The government's proposal to scrap by-elections breaches the Basic Law, the Bar Association said yesterday.
In a submission to the Legislative Council, the body representing the city's barristers said the proposal was incompatible with articles 26 and 68 of the Basic Law. The first of those states that Hong Kong permanent residents should have the right to vote and to stand for election, while the second declares Legco should be constituted by elections.
The Bar Association also said the proposal would go against the United Nations' International Covenant on Civil and Political Rights, to which Hong Kong is bound.
The government moved to scrap by-elections after five legislators from the Civic Party and League of Social Democrats quit their seats last year to force by-elections they hoped would serve as a referendum on the pace and scope of democratisation in Hong Kong. But none of the other major political parties took part in the exercise and the five were easily re-elected. But turn-out was low and the government called the exercise a waste of money.
The government proposes that instead of holding a by-election when a legislator in one of the geographical constituencies dies, resigns or is disqualified from office, the next-best-placed candidate from the previous election fill the vacancy, regardless of their political affiliation.
In its submission, the association said: 'The mechanism does not serve to express the free will of the electors. Rather, it forces the choice of the back-up candidate upon them by operation of law. The electors are deprived, in substance, of their right to vote for the candidate to fill the vacancy.'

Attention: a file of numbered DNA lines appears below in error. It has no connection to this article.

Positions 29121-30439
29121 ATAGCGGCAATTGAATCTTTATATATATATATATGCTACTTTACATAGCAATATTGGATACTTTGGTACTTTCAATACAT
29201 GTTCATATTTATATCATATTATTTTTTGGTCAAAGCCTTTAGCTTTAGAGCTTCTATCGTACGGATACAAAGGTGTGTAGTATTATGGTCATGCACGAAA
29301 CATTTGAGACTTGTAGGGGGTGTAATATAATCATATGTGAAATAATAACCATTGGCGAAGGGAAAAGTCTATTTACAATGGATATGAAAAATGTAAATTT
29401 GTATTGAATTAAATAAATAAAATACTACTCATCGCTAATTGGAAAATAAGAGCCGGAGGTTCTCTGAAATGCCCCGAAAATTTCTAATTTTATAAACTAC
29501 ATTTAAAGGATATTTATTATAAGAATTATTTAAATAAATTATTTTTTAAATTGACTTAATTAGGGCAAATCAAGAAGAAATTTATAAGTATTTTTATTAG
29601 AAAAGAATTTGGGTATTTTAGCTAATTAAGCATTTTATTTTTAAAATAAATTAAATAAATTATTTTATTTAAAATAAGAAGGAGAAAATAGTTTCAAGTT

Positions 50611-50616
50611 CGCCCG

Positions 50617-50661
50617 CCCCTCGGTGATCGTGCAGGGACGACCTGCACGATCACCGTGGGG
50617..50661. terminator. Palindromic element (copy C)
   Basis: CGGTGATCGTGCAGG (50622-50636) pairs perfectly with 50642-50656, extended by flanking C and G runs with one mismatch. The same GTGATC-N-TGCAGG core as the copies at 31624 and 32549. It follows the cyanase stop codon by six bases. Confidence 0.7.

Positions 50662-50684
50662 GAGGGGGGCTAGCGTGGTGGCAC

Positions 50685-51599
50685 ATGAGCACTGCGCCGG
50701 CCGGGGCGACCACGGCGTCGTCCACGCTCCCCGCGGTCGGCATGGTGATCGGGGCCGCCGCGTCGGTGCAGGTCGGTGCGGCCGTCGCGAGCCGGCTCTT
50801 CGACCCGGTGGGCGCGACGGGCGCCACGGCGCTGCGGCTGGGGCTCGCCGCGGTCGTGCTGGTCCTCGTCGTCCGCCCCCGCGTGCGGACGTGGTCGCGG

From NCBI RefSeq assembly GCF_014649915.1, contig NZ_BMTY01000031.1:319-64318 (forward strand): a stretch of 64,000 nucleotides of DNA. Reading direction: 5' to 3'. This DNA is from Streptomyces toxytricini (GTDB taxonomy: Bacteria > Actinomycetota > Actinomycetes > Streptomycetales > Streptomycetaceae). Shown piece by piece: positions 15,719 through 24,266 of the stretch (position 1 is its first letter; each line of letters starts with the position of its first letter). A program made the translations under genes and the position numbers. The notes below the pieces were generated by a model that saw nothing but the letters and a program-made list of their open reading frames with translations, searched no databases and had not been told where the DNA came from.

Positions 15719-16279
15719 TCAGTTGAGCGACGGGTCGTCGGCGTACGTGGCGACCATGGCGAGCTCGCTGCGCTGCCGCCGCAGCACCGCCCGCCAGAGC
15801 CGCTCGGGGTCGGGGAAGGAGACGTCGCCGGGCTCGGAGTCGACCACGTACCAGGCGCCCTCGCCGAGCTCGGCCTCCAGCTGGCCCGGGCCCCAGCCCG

The association said the replacement mechanism could not be interpreted as 'election', as the voters would not know who might end up being the back-up candidate at the time of voting, and the votes cast could not reflect their will.
Those who wished to seek election when a vacancy arises would also be deprived of their right to stand for election, the association said.
The Constitutional and Mainland Affairs Bureau disputed the association's interpretation, saying the government had taken legal advice and that the proposal conformed with the Basic Law. 'The replacement mechanism can reflect the voters' general will,' bureau chief Stephen Lam Sui-lung told legislators.
But pan-democrat lawmaker Cyd Ho Sau-lan said the government should take the association's views seriously. She will discuss the matter with other pan-democrats before they decide whether to take legal action against the government.
Meanwhile, 63 university academics signed a petition urging the government to drop the proposal. They said it could undermine the political foundation in Hong Kong.
The academics include some, such as Dr Fung Wa-wah of City University, who opposed last year's by-election campaign.
Professor Joseph Cheng yu-shek, a political scientist at City University, said the government's proposal was absurd and unhealthy.
'The essence of election is to let the public choose who will represent them. It's shocking the government is doing this now. It's rocking the foundation of Hong Kong.'
It's shocking the government is doing this now.